Algorithms as products: lucrative, but what is the real value?

by Sergiy Nesterko on October 12th, 2012

Recently I attended a talk by Nate Silver (@fivethirtyeight) who leads a popular NYT election forecasts blog, where he talked about how he uses algorithms to predict the results of the election given the information available on the day of. Nate didn't go in-depth on how his algorithms work, though there were such questions from the audience. On the one hand, it makes sense. Why tell how the algorithms work, what matters is whether they predict the election right. Indeed, it did in 2008, predicting 49/50 states right, as well as all of the 35 Senate races.

But on the other hand, if Nate Silver never publicly discloses how it works, how do we really know what the algorithm is based on, what are the weights on surveys, how it accounts for all the biases, etc? In science, algorithms are always disclosed and can be replicated by third parties. Such approach is not employed by Nate Silver, and it is understandable. His algorithm is a product, it gives him a job at NYT, prestige, and status. What would happen if anybody could replicate it?

The same non-disclosure strategy is employed by LinkedIn for its Talent Brand Index algorithm. The index is a new measure offered by LinkedIn of how attractive the company is for prospective and current employees.

The index will prove to be very lucrative for LinkedIn:

While there is likely to be a lot of quibbling about how the numbers are calculated, this product has the potential to make LinkedIn the “currency” by which corporations measure their professional recruitment efforts.

No wonder the company is trading at 23 X sales.

However, there is a key difference between LinkedIn's Talent Brand Index and Nate Silver's election forecast algorithms: it can never be checked whether the Talent Brand Index is right. Indeed, do we know how it is constructed? Here's what I could find on that:

Last year, LinkedIn was home to over 15 billion interactions between professionals and companies. We cross-referenced our data with thousands of survey responses to pinpoint the specific activities that best indicate familiarity and interest in working for a company: connecting with employees, viewing employee profiles, visiting Company and Career Pages, and following companies. After crunching this data and normalizing for things like company size, we developed our top 100 global list. We then applied LinkedIn profile data to rank the most sought-after employers among professionals in five countries and four job functions.

The index cannot be re-created not only because there is no publicly available description of how it is calculated, but also because LinkedIn's data on which it is calculated is proprietary.

So, the Talent Brand Index is a black box, recruiters don't know how it works. But, they will pay to get access to it because the index provides employer rankings in terms of "people's perception of working for them". The companies will then work and invest heavily to improve their index ranking because the information is publicly available, and will help them recruit better talent.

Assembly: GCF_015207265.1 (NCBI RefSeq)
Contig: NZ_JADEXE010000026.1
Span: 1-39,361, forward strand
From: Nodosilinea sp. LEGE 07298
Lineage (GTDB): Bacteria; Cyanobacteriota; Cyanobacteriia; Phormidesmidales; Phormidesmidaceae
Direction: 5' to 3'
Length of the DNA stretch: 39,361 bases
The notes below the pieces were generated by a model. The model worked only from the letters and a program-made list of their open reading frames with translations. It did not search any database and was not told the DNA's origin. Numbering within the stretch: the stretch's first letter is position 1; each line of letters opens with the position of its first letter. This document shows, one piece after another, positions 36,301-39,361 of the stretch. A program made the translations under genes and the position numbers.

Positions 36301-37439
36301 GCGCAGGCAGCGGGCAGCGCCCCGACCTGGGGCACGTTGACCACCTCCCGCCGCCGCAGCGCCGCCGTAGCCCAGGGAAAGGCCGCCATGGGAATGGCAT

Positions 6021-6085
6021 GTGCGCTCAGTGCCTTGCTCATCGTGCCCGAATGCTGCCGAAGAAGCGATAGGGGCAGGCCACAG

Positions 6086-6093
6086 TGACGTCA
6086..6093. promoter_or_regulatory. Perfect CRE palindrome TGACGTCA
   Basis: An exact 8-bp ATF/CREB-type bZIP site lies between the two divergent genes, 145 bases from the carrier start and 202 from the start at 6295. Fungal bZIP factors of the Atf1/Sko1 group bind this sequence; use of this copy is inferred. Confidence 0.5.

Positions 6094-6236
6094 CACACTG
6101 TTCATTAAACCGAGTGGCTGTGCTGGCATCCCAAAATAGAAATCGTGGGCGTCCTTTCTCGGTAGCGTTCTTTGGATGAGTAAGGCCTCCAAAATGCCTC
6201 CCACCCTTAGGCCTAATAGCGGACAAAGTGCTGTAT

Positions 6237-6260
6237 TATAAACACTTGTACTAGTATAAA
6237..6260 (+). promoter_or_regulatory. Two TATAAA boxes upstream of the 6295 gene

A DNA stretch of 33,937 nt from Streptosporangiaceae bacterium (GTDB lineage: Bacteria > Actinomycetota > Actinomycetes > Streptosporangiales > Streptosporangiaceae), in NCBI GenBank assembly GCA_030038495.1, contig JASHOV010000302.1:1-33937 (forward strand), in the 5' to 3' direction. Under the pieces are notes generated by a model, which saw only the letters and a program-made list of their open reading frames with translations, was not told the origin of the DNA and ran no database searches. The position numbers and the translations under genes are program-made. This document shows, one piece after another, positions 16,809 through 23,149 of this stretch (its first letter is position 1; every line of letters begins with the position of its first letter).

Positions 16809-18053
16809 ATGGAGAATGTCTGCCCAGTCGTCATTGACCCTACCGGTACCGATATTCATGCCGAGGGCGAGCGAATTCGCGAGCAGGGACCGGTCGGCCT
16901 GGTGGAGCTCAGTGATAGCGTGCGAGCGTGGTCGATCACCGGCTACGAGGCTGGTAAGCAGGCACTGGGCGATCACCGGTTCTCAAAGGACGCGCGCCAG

However, how are the employers going to find out what is their ROI trying to improve their Talent Brand Index if they don't know how it works? Not having the information on how the index works makes it a hard task. Let me give an example.

For simplicity, let us assume that the Talent Brand Index gives the weight of 5 to the positive sentiment expressed about the company by the current employees on their LinkedIn profiles, and a weight of 100 on the number of times the profiles of the employees are viewed on LinkedIn. Since the information on weights is hidden from the employers, they'd have to first run a randomized experiment to determine the effect of a particular company policy on employee profile views, and then measure the impact on the index. This is very costly and hard to implement, because it is hard to devise a potentially index-improving policy that would only involve a part of company's employees (treatment group), and not the other part (control group), and to randomly assign employees to those parts, and then to measure the profile clicks, and so on.

But in our example, LinkedIn gives a very large weight to the number of views of the employees' profiles! How can the employers find that out?

Practically, the answer is - they cannot.

This means that while the Talent Brand Index is a lucrative product for LinkedIn, the real value it provides to companies is vague. It provides no information as to what areas of an employer's HR policy need to be improved in order to increase the Talent Brand Index, and in what priority. That's why, the high-index companies will enjoy an increased influx of great talent, while the low-index companies will suffer a talent drain. This will reinforce the leaders' positions, and worsen the positions of the HR underdogs.

Coming back to the broader picture, there are algorithms, and there are algorithms. Nate Silver's election prediction algorithm is in fact a valuable product to its users even though its details are largely unknown. This is because it can be checked for truthfulness. LinkeIn's Talent Brand Index product will bring double digit growth to the company due to the Big Data hype, but will it be really useful to its consumers in terms of helping them improve their hiring? The answer is not straightforward.

Algorithms as products should be designed with enough transparency to make them useful, or with a mechanism to externally verify them. Otherwise, their value to the customer is questionable.

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